In 2001, the Turkish economy collapsed in an extensive crisis also known as “Black Wednesday”, the most impactful economic crisis in the modern Turkish history. The overnight interest rates rose up to as high as 7,500%, stock prices plummeted by approximately 15% and many were left without a job. Political instability, extensive domestic capital outflow, and high interest rates along with the devastating 1999 Marmara earthquake were the biggest issues leading to the crisis. Today, strikingly similar circumstances that are believed to have contributed up to 2001 are recurring in Turkey, creating an atmosphere of uncertainty and worry as the Turkish lira keeps hitting new lows against the USD and the Euro.

The Turkish lira recently hit a historical low of 4.9200 to the USD, reflecting a devaluation of approximately 30% against the dollar in 2018 so far. In addition to that, the current deficit is highly concerning. The Moody’s report have presented that Turkey has the biggest current account deficit among all emerging economies, equivalent to 4.5% of the country’s GDP in 2017. Turkey’s geopolitical position is not helping the trends in the economy either, the ongoing Syrian war and the refugee crisis, the recent US sanctions to its neighbor Iran, and continuous conflicts of interests with its allies are all factors that bring greater perceived risks to the table.The “governorship of region in a state of emergency” (OHAL), which enables further power to the president, has been extended for the 7th time in April, following the failed coup d’état of 2015.

However, over the devaluation of the lira, Erdoğan has consistently necessitated a looser monetary policy, claiming that it is what the Turkish economy requires for growth and new jobs created through investment. His regular “comments” on monetary policy have led many to believe that the independency of the CB was impaired. Constant pressure by the government officials backing Erdoğan’s claims seem to eliminate the interest rates as a tool to combat high inflation and high exchange rate volatility for the so-far-unresponsive CB.

The initial date set out for the 2019 presidential and parliamentary elections were moved up to June 2018. Erdoğan recently promised lower interest rates as a part of his election campaign, suggesting that higher interest rates are the root of Turkey’s inflation problem.

Due to higher country and currency risks, the Turkish market is received by investors as more risky and volatile than before. This is believed to be the main reason that the Turkish lira devalued significantly over the recent years. The depreciation of the currency was disadvantageous mainly because of deepening the already significant current account deficit, as well as readjusting the prices of exports as significantly more expensive. Combination of these circumstances has contributed to the existing inflationary problems. Additionally, the fact that the Central Bank of the Republic of Turkey (CBRT) missed consecutive inflation targets, has worsened the case by undermining the reliability and capability of the CBRT. Expected inflation and therefore the real inflation rates have spiraled out of control of the authorities, which have only increased the pressure on the lira. High inflation is exactly what Erdoğan believes to be the main cause of the underperformance of the economy, and he has publicly announced that he would be reducing interest rates after the presidential elections in Turkey in hopes of scaling down the inflation back to the targeted levels.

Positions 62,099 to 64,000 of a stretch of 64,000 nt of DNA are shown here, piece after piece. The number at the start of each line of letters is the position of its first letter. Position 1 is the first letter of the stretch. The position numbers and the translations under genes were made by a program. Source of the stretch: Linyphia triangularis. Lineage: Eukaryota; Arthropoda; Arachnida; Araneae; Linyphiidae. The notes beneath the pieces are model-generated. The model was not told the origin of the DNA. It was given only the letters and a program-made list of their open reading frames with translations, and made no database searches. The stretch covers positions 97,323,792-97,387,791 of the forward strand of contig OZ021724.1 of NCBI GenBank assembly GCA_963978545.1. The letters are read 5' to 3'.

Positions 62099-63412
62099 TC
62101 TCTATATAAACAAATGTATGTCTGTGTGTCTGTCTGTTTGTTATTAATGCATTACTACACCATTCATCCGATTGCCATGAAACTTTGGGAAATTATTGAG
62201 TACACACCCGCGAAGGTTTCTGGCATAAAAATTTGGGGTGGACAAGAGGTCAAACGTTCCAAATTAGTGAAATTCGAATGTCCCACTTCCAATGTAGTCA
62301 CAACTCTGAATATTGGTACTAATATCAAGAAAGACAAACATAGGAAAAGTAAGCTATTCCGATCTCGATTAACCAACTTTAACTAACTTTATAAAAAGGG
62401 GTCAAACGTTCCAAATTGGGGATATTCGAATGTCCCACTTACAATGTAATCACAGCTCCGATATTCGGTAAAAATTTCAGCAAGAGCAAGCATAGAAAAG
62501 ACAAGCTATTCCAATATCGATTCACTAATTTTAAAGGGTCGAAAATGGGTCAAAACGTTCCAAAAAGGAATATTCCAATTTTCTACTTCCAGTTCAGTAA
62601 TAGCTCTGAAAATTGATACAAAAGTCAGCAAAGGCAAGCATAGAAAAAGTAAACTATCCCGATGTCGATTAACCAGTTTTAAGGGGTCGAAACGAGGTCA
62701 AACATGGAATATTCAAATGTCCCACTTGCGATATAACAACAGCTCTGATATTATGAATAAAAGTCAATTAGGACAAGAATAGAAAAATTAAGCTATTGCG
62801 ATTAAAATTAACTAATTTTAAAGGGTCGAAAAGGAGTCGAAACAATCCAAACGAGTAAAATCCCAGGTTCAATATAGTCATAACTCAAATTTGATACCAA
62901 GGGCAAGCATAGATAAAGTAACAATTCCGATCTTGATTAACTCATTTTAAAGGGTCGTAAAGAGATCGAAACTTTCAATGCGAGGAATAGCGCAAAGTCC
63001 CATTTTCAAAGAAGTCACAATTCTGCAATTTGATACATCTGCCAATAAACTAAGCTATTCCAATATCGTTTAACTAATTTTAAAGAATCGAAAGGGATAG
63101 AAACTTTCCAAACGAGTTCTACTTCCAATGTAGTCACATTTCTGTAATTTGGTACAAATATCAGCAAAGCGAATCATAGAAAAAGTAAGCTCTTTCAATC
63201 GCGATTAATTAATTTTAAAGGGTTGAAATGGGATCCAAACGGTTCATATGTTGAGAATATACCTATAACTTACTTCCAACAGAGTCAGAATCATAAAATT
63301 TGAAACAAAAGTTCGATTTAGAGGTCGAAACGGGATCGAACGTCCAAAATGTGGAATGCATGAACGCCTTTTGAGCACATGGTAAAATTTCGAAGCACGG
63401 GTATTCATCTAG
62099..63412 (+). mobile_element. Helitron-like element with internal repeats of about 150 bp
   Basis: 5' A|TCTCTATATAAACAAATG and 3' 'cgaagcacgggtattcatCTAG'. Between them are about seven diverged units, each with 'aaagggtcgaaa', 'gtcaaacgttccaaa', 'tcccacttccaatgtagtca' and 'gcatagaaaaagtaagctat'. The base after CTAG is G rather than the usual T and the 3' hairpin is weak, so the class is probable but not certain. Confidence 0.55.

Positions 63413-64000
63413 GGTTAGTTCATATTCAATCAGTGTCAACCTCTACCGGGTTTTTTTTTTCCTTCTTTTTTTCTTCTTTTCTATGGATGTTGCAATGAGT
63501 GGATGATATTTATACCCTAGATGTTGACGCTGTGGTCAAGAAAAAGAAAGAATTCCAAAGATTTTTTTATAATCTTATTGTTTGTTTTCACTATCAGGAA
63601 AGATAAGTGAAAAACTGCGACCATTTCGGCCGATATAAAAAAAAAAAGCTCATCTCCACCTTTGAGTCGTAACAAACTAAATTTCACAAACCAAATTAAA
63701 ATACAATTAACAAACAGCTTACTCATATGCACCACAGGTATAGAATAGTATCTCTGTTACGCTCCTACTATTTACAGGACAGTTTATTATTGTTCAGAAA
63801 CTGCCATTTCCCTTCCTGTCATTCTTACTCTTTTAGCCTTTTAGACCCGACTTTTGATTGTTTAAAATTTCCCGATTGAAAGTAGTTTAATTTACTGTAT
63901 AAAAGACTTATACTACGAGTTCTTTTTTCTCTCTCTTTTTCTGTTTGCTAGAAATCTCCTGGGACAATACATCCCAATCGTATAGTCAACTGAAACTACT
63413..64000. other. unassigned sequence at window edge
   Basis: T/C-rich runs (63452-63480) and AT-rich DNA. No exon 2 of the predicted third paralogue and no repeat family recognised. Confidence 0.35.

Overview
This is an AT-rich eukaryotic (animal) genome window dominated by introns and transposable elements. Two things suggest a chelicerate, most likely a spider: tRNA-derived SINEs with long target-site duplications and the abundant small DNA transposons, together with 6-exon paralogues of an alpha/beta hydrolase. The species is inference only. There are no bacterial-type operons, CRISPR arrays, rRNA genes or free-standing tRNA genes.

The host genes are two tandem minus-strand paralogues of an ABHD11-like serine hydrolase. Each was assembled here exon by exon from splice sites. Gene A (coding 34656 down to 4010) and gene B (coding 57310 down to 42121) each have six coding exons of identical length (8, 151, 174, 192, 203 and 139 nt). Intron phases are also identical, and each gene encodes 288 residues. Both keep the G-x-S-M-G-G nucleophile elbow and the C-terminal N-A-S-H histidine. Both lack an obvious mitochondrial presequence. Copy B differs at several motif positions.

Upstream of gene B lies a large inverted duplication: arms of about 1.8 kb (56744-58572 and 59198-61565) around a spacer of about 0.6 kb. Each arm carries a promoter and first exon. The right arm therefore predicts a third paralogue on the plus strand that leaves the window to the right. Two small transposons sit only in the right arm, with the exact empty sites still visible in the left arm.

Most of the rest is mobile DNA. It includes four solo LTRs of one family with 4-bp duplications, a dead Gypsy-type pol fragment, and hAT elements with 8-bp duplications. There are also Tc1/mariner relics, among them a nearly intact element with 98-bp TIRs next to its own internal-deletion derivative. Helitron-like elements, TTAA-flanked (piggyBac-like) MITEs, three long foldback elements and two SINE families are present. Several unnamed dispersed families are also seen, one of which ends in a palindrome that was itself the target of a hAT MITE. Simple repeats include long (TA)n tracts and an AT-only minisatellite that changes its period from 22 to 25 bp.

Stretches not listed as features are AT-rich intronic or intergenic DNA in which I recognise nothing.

The Portfolio Balance Model, pioneered by Branson and Kouri in the late 70s, suggests that a contractionary sterilized foreign exchange operation could reduce interest rates just as it appreciates the home currency. Erdoğan’s promises seem to coincide with the ones of the model.

The graph below shows an interpretation of a contractionary foreign exchange operation (FXO) carried out simultaneously along with an expansionary open market operation (OMO). The combination of these two policies results in a sterilized foreign exchange operation (SFXO). President Erdoğan might be able to reduce interest rates by applying a similar SFXO.

Graphical representation of an SFXO on the Portfolio Balance Model.

In order to follow a contractionary FXO, authorities must sell foreign assets in exchange of domestic money, this in turn will increase the amount of agents’ holdings of foreign assets to finally shift the F-curve (foreign bonds) to the left from F1 to F2. Furthermore, the increase in the money base will be offset by a massive sale of domestic bonds, which will also result in a reduction of the supply of domestic bonds to finally yield a left shift of the B curve (domestic bonds). This shift is represented in the graph as a movement from B1 to B2. As can be seen, money supply remains constant in order to keep inflation stable.

President Erdoğan expects to win the next elections and to have a direct effect in the interest rates. However, it is my personal opinion that an SFXO will not work in the case of Turkey due to the absence of credibility of the CBRT. More than once has the CBRT promised lower inflation in order to have a direct effect on expected inflation, and more than once has the CBRT failed to meet such standards. Although Erdoğan winning the elections might bring “political stability” in the short-term and a probable reduction in country risk, the inflation rate will not be severely affected at least in the short term.

Furthermore, the constant promises of president Erdoğan regarding the Turkish economy create further speculation about the degree of independence of the CBRT, hence raising eyebrows about the future of the economy. If Erdoğan is indeed elected, Turkey will most likely be in risk of a potential massive capital outflow as many investors seek for opportunities in countries with a more credible central bank and a more credible president.